It’s a serious misconception out there among some people that the similarity in acronyms and the word ‘bowel’ across both must mean that IBD and IBS are fairly similar.
It drives me crazy.
Irritable bowel syndrome can be an unpleasant thing to experience for some people. I’d wager in some cases it can even be quite nasty. But when people flippantly refer to IBD as ‘irritable bowel disease’, rather than ‘inflammatory bowel disease’, it does nobody any favours. It furthers the notion that somehow IBS is comparable to Crohn’s and ulcerative colitis. That if people with IBD could just manage their stress and eat some more fibre, all of their problems would go away. I can’t tell you how many times people have asked me if I’ve tried adapting my diet. If I’ve tried cutting out gluten.
My internal monologue at these moments tends to run along the lines of ‘I’ve just told you I’m having surgery to remove part of my intestines, don’t you think I’d have maybe given diet a shot before getting to this point?’ Externally, of course, I tend to smile tightly and nod.
Yes. I’ve bloody tried cutting out gluten.
Let’s clear it up. Once and for all. IBS is irritable bowel syndrome. According to some figures, it affects 10-20% of all adults. By contrast, IBD, or inflammatory bowel disease (including both Crohn’s and UC) affects only 0.001- 0.003% of the adult population. But it’s not just about being some kind of exclusive club that talks way more about bathroom habits than the average medical gathering. Inflammatory is the key word. People with IBS don’t have inflammation of the intestines (or any other part of the GI tract, for that matter). They may have some abdominal pain, some bathroom related inconvenience, but they don’t have structural changes in the layers of their intestinal wall. They don’t bleed, seep or otherwise ooze. They don’t run the risk of absesses or fistulae forming between bowel and skin – or bowel and other non-digestive organs.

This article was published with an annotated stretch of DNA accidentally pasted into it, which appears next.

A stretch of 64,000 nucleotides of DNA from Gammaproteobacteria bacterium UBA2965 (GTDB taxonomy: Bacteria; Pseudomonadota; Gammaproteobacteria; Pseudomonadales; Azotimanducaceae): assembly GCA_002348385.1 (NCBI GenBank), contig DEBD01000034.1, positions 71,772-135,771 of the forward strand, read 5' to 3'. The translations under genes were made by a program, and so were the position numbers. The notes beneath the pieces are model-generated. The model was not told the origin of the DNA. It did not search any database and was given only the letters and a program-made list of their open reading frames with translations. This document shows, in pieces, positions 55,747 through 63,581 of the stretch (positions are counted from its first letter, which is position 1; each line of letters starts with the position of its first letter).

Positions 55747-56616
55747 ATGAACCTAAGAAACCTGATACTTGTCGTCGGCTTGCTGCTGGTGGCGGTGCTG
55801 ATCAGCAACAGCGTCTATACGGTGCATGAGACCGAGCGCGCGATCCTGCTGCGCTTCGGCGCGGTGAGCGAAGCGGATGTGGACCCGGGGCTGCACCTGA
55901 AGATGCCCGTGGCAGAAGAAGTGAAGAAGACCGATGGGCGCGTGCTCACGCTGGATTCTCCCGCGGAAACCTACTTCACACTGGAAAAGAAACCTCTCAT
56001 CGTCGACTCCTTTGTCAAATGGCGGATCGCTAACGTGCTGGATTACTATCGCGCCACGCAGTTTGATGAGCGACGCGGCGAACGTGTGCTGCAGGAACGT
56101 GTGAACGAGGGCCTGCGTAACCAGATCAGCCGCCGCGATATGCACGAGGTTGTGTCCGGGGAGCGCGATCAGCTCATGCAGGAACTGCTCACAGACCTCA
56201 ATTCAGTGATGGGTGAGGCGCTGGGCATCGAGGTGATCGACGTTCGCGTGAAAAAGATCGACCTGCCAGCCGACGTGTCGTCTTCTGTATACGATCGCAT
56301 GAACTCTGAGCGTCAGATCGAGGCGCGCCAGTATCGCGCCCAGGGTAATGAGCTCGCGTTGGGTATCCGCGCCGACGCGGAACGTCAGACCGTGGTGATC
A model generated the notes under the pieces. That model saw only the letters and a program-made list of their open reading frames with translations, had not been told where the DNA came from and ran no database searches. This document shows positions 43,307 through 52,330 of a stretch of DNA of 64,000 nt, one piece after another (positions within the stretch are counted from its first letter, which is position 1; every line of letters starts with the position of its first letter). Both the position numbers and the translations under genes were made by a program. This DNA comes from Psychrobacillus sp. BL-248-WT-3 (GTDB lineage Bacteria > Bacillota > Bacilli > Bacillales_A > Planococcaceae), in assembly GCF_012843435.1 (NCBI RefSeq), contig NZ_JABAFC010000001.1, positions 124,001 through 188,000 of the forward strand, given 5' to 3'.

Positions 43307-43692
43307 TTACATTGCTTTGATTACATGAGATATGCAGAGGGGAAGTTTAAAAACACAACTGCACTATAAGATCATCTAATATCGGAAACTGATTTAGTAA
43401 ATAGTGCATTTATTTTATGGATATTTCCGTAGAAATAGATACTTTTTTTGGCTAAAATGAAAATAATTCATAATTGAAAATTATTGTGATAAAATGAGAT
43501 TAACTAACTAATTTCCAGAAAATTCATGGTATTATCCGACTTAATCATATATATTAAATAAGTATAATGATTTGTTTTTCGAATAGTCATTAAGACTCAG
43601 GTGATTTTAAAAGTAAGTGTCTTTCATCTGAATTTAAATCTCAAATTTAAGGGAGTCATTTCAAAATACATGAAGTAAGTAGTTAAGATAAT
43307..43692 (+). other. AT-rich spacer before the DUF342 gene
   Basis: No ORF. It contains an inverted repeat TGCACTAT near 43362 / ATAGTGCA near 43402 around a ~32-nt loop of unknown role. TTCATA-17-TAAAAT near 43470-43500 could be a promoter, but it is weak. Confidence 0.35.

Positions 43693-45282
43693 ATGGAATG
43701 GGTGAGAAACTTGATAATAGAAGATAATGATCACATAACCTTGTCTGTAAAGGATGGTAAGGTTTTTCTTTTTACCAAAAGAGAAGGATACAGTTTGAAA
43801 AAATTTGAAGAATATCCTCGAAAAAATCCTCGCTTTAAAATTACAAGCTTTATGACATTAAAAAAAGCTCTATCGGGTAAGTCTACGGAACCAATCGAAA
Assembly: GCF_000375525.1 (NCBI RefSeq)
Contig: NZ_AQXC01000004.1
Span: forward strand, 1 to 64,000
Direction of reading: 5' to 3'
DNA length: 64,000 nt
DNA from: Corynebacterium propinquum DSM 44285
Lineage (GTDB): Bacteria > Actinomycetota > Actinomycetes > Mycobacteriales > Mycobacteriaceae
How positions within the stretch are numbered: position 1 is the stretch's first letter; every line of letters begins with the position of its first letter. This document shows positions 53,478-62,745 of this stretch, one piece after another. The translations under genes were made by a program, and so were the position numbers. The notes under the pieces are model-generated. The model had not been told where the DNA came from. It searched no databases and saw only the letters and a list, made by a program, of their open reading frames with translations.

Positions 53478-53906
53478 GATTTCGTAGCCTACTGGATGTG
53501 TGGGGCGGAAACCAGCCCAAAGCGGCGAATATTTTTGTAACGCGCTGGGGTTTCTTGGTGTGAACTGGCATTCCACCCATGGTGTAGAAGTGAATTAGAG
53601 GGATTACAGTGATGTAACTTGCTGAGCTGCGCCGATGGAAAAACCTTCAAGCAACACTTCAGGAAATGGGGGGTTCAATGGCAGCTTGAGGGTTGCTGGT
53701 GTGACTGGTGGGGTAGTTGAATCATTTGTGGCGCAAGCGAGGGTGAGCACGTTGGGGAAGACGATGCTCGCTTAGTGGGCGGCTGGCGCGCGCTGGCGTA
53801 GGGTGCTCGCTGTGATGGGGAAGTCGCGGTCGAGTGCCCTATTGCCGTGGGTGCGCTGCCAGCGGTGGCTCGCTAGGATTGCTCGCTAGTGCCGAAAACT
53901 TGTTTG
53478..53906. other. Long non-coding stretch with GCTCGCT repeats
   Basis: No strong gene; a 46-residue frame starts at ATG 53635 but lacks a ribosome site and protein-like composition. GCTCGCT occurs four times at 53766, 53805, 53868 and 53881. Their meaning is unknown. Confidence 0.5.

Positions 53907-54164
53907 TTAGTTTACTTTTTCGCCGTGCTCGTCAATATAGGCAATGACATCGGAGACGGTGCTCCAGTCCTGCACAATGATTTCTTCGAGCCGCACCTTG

Again with the according to some figures, 70% of IBS patients either don’t need to or choose not to seek healthcare. Virtually all people with IBD will have ongoing healthcare provider contact, given that virtually all people with IBD need some serious meds at some point in their journey, if not constantly. IBS doesn’t need surgery; IBD often will – you’ve heard enough about my ostomy by now, and it sure didn’t just appear one day. Surgery and symptoms them selves can have significant enough complications that it’s not unheard of for IBD patients to die of related causes. Not common, but it is a risk. IBS – not so much.
We IBDers also run the risk of symptoms beyond the gut. Lucky us, eh? Complications can arise in the skin, joints, even the eyes. IBD is autoimmune, and therefore can have some similarities in symptoms with the likes of rheumatoid arthritis. We even share some of our more serious meds with them. When you’re 23 and your knee is playing up, that’s a bit of a health-related wake-up call. We also can run fevers and become severely anaemic and/or malnourished. Not to mention, all of the mentioned symptoms are just the disease-related ones – not even the extra fun that can be in store for those of us on certain medications.
Don’t get me wrong. I know some people who have some thoroughly unpleasant cases of IBS to deal with. It sucks. I wouldn’t wish ill digestive health on anyone. But to equate the two is to be at best uninformed or at worst, downright inconsiderate. It’s like equating a sprained ankle with a compound fracture. One, you can walk off. The other requires a hell of a lot more attention. Unlike an ankle injury of that nature, though, both IBS and IBD are chronic, and that sucks. I’m happy to share in the pain of IBS sufferers – but if they start to try to tell me they know how I feel, that’s where the civility will end.
So if you’re reading this and knew the basics already, arm yourself with the details for your next encounter. If you’ve just been enlightened, educate others if the topic should ever arise. If you have IBS, know that we know it’s horrible to have a busted gut. But know too that you are damn lucky to have an inflammation-free GI tract, for so many reasons.
(figures primarily from badgut.org, the Canadian Society for Intestinal Research. It was the first website that had decent details on it, but other websites like CCFA etc have similar information)